Wednesday, April 30, 2014

Tussey vs ABB Offers Both Clarity and Caution

In March of this year the 8th U.S. Circuit Court of Appeals in St. Louis handed down rulings in the case known as Tussey vs. ABB.  It was a case closely watched not just for its fiduciary implications for plan sponsors, but also for plan service providers.  In this case the service provider happened to be Fidelity Investments, which served as the investment provider and recordkeeper to the ABB plan.

ABB, Ltd., is a supplier of transmission and distribution equipment for the power industry.  This case centered on 401(k) plan fiduciary responsibility, alleged to have been abused by ABB and Fidelity Investments.  Specific allegations included ABB’s supposed failing to properly monitor recordkeeping fees, and selecting unnecessarily costly share class investments.  Recordkeeper Fidelity was alleged to have improperly retained float income associated with the funds used to purchase securities shares as plan investments.  The law firm representing the plaintiffs, Schlichter, Bogard & Denton, has been at the forefront of litigation against plan sponsors for alleged fiduciary failures. 
In the boxing world this one might be called a split decision.  The appeals court upheld a lower court decision that ABB, Ltd., was guilty of “failing to control recordkeeping costs,” and the court affirmed a $13.4 million award to plan participants.  ABB was judged to have failed in the area of due diligence, specifically by not “comparison shopping” or benchmarking the fees it paid Fidelity for recordkeeping.

The appeals court vacated, or set aside, the lower court’s judgment against ABB for its mapping of an investment option between fund families, and subsequent losses to participants who held that mapped investment.  This one will go back to the lower court for further litigation.
One element of the appeals court’s ruling is of particular interest to many retirement plan service providers.  That was its overturning the district court’s finding that Fidelity had improperly used plan assets by not allocating “float” income among the plan’s participants.  “Float” can be described as a sum used to purchase investment shares, held temporarily – for logistical reasons – until it can be paid to the chosen investment funds to purchase the shares requested.  This timeframe is commonly next-day.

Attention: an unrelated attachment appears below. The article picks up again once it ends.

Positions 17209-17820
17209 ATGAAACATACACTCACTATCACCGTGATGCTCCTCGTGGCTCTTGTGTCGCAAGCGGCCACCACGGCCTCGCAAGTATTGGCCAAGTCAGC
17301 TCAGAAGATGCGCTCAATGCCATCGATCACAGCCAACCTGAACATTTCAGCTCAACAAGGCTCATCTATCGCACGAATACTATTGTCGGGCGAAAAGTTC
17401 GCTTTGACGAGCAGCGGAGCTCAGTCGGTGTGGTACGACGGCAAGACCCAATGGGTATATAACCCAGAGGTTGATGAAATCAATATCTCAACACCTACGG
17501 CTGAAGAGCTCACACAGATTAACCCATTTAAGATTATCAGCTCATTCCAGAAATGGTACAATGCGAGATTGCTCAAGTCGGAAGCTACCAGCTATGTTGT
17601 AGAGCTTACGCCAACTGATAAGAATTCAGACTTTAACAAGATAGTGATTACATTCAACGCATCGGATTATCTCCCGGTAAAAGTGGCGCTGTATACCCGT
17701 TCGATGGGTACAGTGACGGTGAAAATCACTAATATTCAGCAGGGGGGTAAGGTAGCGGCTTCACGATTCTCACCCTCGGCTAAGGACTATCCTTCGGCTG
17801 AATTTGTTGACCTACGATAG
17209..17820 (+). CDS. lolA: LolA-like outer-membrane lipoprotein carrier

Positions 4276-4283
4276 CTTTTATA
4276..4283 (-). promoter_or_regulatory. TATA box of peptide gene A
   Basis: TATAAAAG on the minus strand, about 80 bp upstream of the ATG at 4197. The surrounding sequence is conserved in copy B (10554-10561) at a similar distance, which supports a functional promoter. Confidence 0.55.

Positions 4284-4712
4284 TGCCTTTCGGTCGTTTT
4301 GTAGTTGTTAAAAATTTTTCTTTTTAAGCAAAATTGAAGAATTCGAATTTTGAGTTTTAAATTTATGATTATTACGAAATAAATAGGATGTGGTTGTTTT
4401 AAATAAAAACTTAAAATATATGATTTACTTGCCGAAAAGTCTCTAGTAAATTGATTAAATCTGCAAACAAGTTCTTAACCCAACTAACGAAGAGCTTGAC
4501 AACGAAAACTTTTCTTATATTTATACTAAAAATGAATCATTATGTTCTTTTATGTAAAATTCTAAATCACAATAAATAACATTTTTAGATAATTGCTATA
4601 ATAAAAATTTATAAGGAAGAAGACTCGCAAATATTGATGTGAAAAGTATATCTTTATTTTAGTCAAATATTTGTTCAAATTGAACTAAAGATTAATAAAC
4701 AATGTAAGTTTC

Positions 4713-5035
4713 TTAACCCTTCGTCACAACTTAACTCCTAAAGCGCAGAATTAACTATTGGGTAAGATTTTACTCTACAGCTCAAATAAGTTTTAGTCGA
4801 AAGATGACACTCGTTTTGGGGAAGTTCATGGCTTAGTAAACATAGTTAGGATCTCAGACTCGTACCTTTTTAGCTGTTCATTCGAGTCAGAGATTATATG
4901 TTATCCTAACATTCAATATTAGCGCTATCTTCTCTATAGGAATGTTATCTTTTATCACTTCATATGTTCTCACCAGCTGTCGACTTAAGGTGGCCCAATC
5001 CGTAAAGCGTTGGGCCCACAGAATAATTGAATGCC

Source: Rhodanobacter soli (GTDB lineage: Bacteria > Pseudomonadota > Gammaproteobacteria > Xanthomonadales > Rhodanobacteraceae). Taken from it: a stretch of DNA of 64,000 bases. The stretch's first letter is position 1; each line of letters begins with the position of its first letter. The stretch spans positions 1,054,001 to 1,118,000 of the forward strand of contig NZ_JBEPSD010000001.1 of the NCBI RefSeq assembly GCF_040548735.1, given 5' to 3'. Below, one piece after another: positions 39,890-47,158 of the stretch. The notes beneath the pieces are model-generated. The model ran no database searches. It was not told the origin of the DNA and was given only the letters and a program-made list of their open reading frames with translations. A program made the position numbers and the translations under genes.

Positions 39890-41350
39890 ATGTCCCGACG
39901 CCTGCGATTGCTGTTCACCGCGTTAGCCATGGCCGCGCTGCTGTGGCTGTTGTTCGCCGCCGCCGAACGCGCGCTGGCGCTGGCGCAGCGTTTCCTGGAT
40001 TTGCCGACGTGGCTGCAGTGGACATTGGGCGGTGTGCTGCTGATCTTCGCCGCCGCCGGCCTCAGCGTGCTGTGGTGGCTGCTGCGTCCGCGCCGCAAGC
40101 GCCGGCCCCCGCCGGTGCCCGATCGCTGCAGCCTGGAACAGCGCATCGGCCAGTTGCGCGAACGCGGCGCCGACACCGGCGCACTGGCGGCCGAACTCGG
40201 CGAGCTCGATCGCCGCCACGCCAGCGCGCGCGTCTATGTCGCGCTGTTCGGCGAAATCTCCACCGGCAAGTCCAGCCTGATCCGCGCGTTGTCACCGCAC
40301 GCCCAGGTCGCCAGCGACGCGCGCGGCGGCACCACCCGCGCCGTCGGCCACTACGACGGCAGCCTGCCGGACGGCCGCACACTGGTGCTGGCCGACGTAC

In a strategy that many would call prudent, Fidelity invested this float in secure investment vehicles that could earn interest during the very brief overnight float period.  Earnings, or “float interest,” was distributed broadly among all shareholders of the selected mutual funds, whether these shareholders were plan participants or simply private investors.  Fidelity did not retain the float interest for itself. 
The plaintiff’s attorney claimed that this float interest belonged to the plan, not broadly to all investors in these mutual funds.  The float interest was, plaintiff’s counsel claimed, a plan asset that Fidelity improperly distributed to investors other than plan participants.  Fidelity countered that the participants had been immediately credited with the shares they directed to be purchased, and were entitled to – and paid – any dividends or other gains associated with the shares purchased for them.  The “cash” used to purchase the shares, however, was no longer the property of the plan once the share purchase transaction was executed, Fidelity asserted.  The appeals court found that the plaintiffs were unsuccessful in rebutting Fidelity’s position on entitlement to float interest, and reversed the district court’s $1.7 million judgment against the firm. 

There may be multiple morals to this story, for plan sponsors, administrators and service providers alike.  Especially worth emphasizing is the importance of transparency and due diligence.  Knowing what is being paid for and what is being received, and knowing that amounts paid are “in the ballpark,” is crucial.  We get a sense from this and similar ERISA litigation that “reasonable” is a relatively flexible term in the eyes of the courts, as long as the terms of service and compensation are disclosed.